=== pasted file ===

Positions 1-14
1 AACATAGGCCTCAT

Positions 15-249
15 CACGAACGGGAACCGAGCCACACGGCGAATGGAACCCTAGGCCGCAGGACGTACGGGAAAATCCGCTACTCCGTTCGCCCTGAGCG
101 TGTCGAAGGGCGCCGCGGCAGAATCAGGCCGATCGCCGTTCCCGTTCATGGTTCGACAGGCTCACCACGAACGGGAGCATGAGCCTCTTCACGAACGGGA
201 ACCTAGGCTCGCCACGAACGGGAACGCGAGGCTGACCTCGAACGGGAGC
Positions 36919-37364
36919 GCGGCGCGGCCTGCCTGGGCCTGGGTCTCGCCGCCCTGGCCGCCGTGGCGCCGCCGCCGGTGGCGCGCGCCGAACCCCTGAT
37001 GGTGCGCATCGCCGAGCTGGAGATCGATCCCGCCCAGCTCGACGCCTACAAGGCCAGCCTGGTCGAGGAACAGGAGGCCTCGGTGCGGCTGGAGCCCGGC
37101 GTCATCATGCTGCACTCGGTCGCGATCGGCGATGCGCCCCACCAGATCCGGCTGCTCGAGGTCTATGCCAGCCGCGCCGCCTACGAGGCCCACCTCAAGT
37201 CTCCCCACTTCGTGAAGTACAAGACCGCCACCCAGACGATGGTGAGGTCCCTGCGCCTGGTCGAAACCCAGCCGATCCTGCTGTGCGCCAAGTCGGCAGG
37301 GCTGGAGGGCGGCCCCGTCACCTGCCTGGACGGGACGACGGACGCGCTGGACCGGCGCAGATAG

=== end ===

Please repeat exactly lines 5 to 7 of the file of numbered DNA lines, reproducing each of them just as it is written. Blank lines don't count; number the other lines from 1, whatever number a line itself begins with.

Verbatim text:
101 TGTCGAAGGGCGCCGCGGCAGAATCAGGCCGATCGCCGTTCCCGTTCATGGTTCGACAGGCTCACCACGAACGGGAGCATGAGCCTCTTCACGAACGGGA
201 ACCTAGGCTCGCCACGAACGGGAACGCGAGGCTGACCTCGAACGGGAGC
Positions 36919-37364